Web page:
Analysis of the remains of a mammoth discovered in 2012 just 1,250 miles from the North Pole has revealed it was slain by human hands 45,000 years in the past.
The extreme age of the remains – and the fact that they bear the telltale marks of being killed by human hunters using crude spears – has turned the archaeological community on its ear, as scientists had previously put the earliest date for human habitation within the Arctic a full 10,000 years later. The evidence suggests that even at such an incredibly early date humanity was braving the most extreme of global environments, demonstrating the ability to adapt to nearly any region of the prehistoric world during their nomadic travels.
Prevailing wisdom for human hunting efforts near the Arctic is that the first big game hunters had steered clear until around 12,500 years in the past, as researchers have dated stone tools strewn across the region to that date. These hardy human hunters, especially equipped for the blasting cold, have been traced across the Bering Strait and Siberia to anywhere between 15,000 to 18,500 years ago, with the timeline depending on differing research studies. However, a 2004 research survey pushed this date back to 35,000 years in the past after carcasses of animals such as reindeer, wooly rhinos and wooly mammoths were discovered butchered by tools made from stone and bone. Now, the discovery of the mammoth carcass in 2012 – one of the most well-preserved of its kind – has pushed this date back another ten millennia.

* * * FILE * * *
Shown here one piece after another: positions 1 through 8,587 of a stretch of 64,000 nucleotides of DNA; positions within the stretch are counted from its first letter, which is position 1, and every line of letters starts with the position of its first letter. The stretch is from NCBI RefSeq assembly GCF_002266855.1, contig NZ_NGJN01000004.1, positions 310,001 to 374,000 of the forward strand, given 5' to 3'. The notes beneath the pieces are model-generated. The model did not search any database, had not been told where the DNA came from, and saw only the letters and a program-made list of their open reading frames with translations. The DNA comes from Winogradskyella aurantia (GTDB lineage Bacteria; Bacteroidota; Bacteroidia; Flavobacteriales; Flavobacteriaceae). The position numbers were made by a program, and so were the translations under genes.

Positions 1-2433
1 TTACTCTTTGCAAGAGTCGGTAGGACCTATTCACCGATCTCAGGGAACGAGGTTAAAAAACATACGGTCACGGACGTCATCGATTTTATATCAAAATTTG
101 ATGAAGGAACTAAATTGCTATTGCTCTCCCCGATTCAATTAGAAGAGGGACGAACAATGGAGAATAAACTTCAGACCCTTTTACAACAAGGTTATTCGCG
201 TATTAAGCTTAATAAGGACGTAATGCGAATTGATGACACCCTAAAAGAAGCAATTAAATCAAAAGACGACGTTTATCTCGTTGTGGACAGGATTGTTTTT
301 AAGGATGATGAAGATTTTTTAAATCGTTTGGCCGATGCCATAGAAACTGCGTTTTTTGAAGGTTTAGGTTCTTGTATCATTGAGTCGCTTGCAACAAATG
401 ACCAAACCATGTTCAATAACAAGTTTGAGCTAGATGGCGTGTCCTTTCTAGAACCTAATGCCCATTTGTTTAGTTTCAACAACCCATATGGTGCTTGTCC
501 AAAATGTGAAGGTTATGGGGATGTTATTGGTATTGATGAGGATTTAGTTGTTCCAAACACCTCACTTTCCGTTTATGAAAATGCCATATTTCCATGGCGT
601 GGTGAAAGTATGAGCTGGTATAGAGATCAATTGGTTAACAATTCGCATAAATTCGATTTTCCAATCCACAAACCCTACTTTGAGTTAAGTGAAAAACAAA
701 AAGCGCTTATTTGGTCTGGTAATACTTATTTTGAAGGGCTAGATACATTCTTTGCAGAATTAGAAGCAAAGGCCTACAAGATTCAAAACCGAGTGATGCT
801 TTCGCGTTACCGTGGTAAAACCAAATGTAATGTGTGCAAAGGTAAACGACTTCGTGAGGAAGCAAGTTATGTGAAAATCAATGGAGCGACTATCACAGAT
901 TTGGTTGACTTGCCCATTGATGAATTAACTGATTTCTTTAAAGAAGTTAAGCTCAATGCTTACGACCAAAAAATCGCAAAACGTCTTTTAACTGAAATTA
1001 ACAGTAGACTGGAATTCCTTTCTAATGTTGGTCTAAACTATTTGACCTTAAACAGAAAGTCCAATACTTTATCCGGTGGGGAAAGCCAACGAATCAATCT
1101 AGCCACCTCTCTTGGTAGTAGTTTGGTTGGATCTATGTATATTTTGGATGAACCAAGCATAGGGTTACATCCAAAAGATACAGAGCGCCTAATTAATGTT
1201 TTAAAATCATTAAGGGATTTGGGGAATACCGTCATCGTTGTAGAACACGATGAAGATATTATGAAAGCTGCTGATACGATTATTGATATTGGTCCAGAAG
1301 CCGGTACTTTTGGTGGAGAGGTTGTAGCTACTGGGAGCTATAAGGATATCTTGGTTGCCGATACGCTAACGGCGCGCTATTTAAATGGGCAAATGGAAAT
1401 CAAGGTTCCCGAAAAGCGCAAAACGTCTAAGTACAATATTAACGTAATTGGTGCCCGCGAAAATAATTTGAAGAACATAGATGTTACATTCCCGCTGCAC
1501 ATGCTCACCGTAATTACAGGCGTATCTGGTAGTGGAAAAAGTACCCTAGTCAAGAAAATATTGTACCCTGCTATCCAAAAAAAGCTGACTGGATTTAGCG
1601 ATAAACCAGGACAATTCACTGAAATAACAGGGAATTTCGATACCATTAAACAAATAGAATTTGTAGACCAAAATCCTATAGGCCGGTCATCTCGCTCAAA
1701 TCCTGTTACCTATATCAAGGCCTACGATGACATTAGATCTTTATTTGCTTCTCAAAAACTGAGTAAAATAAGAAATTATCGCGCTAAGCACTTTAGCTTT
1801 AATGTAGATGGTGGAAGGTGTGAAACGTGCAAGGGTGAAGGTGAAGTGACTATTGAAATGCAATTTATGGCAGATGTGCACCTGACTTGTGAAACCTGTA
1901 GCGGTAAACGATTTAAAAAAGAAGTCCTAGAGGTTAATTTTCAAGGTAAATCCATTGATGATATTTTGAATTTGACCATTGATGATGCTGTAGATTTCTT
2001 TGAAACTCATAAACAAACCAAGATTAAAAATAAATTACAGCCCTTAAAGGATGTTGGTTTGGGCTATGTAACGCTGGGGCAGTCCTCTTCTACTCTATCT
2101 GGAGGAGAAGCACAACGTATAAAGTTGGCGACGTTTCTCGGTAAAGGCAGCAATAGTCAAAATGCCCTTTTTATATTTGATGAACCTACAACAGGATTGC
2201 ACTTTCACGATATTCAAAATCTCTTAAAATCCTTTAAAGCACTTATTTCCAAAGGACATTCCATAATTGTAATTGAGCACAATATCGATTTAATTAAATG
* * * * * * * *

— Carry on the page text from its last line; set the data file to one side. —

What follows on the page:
The mammoth, which has been named “Zhenya” after the nickname of the 12 year old Russian boy who first stumbled upon the remains, was cut from the ice in a solid block and transported by air to the zoological institute at St. Petersburg’s Russian Academy of Sciences. In an interview with Science, research lead Alexei Tikhonov said he was reminded of hunting practices employed by modern humans after examining the mammoth’s wounds and how it was butchered after it had been slain. Vladimir Pitulko, a colleague of Tikhonov at the Russian Academy of Sciences and the lead author of the research study, called the telltale marks “unequivocal evidence” that humans were involved in the death of Zhenya.
The date of the carcass has been confirmed both with sediment layer dating and radiocarbon dating. Muscle tissue, hair, and collagen taken from the tibia bone of the mammoth all confirm an age of 45,000 years, while the sediment layer directly above the carcass indicates an age of at least 40,000 years old. Taken together, the evidence has led the scientists to suggest that the mammoth was likely to have lived between 42,000 and 44,000 years ago, according to Pitulko.
The research study, which was recently published in the journal Science, can be found here